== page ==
And it didn’t just start with Paul: There are all the extended senses of caput in Latin; in Hebrew, ro’sh means both the head (in the anatomical sense), or the literal “top” of something, but also the chief or most important or the leader ("…for Hazor beforetime was the head of all those kingdoms"). And granted that if you stick a spear through someone’s heart, he’ll die pretty quick, it has nonetheless been known for a very long time that cutting off someone’s head–capital punishment–is a very swift and certain way of killing them. (It might take up to 15 seconds for a warrior to stop fighting–or at least thrashing around–after taking a weapon to the heart; sever the neck, and the rest of him will drop like a rock.)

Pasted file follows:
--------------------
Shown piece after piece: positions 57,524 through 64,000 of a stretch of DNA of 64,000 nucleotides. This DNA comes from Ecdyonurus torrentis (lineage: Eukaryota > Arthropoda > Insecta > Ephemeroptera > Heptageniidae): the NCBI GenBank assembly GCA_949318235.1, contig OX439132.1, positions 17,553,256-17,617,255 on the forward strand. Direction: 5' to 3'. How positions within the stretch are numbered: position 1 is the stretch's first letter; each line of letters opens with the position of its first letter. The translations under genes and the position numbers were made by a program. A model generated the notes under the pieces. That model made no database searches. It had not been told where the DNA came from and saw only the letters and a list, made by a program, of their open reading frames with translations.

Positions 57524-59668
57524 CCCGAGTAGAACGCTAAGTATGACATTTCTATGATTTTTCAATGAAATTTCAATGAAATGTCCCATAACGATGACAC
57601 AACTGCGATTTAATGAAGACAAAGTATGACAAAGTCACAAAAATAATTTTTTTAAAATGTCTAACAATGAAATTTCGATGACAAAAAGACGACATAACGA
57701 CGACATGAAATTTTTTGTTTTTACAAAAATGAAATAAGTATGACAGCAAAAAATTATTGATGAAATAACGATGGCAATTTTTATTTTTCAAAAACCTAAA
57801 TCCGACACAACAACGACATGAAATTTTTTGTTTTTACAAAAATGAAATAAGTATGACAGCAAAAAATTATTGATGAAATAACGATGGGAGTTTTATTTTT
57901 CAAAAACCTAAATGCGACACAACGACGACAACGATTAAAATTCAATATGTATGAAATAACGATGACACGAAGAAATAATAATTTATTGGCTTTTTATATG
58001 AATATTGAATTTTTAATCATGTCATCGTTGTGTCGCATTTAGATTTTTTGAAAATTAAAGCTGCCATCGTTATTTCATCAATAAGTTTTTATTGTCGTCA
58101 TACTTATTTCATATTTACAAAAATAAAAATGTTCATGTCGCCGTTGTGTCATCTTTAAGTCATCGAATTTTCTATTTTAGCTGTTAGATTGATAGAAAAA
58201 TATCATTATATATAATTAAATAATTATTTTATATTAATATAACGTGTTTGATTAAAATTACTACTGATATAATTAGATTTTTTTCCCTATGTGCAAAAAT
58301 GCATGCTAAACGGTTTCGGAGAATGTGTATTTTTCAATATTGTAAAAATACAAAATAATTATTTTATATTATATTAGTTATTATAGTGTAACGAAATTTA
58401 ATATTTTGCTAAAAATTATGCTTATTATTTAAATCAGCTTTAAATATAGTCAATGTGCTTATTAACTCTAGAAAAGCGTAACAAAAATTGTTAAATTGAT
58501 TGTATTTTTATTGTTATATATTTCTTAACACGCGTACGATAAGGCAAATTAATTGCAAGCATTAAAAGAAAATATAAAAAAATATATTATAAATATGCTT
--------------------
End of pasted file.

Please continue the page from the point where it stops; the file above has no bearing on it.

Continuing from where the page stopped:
I’m not totally convinced that the sensation of living behind one’s eyes is entirely cultural and learned, either. Our eyes are in many respects our primary sensory organs, which I think makes it pretty natural to feel like we live “inside our own heads” even if we know nothing of internal anatomy. And next in importance are the ears, which also reinforces the feeling. (I suppose a bloodhound might feel like it lived behind its nose.) Now, in one sense that’s just a coincidence: If our brains were in our armored thorax, and our “heads” were just a sort of sensory stalk, we might nonetheless naively feel like our consciousness was localized up there due to that cluster of sensory inputs, even if scientific anatomy told us otherwise. In a longer view, though, it isn’t just a coincidence that the primary nerve ganglion and the major sensory organs are all clustered together at the anterior end, and have been ever since the great-great-great…great-grand-mama bilaterian. If you imagine something like a flatworm, you naturally want your primary sense organs up front, so you can sense where you’re going, rather than in back, where you can only sense where you’ve already been; and that being the case, you’ll also want your “brain” (such as it is) close to those sensory organs so the inputs can be more quickly processed.